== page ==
From the OECD members, and overall developed countries, the USA often comes on the lower tail of the efficiency rank. Relatively to the amount of public spending and the counterfactual, the United States lies at the bottom of the chart on health system efficiency (Joumard, 2010), and there is no reason for the country to lag behind in terms of energy efficiency. But even so, one would expect that a country that produces the bulk of Nobel laureates would top the ranks on educational attainment and efficiency – as it turns out, it does not.
For the past 30 years, total US expenditure per student has more than doubled and remains a growing figure. Looking at spending alone, one may praise the US policies for shifting emphasis towards education, but the truth is public schools are not getting their dollars’ worth: spending grows, but the average test scores do not follow. And while average cost per student in public schools is similar to that of private institutions, the latter are more efficient and get their students their money’s worth – all this controlling for students’ background and income.
So, where do public schools fail? Efficiency issues stem from budget planning. The top-down administration of school funds gives priority to government bureaucracies, and schools plan their spending poorly. The education efficiency index makes it clear that one of the tools to improve the efficiency scores is teachers’ salaries: indeed, spending on teachers accounts for 54% of public school budgets (source: Department of Education) which leaves some astounding room for improvement. Moreover, the spending is mainly driven by tenure rather than teaching skills, so schools may be financing résumés rather than competence.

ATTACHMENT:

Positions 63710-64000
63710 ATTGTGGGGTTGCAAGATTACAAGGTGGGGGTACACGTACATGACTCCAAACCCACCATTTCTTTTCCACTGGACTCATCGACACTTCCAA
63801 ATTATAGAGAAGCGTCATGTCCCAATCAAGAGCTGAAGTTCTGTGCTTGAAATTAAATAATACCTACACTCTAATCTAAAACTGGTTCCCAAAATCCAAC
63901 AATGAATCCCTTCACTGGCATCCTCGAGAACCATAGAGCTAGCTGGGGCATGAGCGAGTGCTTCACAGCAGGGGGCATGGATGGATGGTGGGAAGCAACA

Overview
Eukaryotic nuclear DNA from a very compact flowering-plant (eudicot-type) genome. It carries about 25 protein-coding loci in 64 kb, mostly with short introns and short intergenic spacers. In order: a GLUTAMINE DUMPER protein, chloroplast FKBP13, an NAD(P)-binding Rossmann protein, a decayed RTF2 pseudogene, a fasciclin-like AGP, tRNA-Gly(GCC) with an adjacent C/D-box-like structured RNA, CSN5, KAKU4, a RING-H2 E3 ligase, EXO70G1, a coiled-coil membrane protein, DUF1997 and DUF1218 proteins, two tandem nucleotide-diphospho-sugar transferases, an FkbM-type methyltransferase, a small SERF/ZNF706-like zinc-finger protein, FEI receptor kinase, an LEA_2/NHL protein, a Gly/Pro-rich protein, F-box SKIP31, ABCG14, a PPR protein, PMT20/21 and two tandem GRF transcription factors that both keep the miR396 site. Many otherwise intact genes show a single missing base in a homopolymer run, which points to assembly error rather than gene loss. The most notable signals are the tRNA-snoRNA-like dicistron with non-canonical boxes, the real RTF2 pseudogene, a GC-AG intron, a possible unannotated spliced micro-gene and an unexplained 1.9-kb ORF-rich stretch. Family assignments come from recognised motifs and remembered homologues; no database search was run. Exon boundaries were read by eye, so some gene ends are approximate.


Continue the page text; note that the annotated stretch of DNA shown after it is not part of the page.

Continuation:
The prevalent issue is a ‘mismatch between stated priorities and actual spending’, as stated by Marguerite Roza’s in ‘Educational Economics: Where Do School Funds Go?’. Roza finds a significant discrepancy between the education goals and the actual allocation of funds. Low-income and lagging students, whom the funds are supposed to be assisting, receive less spending than their high-income counterparts, or those attend AP and gifted classes. The same happens for extracurricular activities, which have a higher spending per pupil due to the small attendance numbers and the ease to allocate teachers to teach those classes.
It comes as no surprise that school attainment does not explicitly express the allocated funds. The marginal gains of gifted students are important, but they may be small in terms of school average when compared to those of the students lagging behind. Helping overachievers maintain their grades while letting worse students’ scores slip drags down the school average. The same goes for neglecting core classes such as math and science while fully assisting the school’s football of gymnastics team: in a country where sports are the rule and children need a distraction from the excessive workload it is difficult to throw P.E. classes aside, but this cannot be done at the cost of core school subjects.
The solutions go through increasing transparency – the budgetary misallocations are probably not perceived by the institutions – and shifting some of the burden of the decision-making process to the schools. But beyond bureaucratic procedures, it is vital to shift the American school paradigm that focuses on standardized test scores and fund-driven schooling indicators, towards more learning and student-centered policies that emphasize personal development and human capital formation.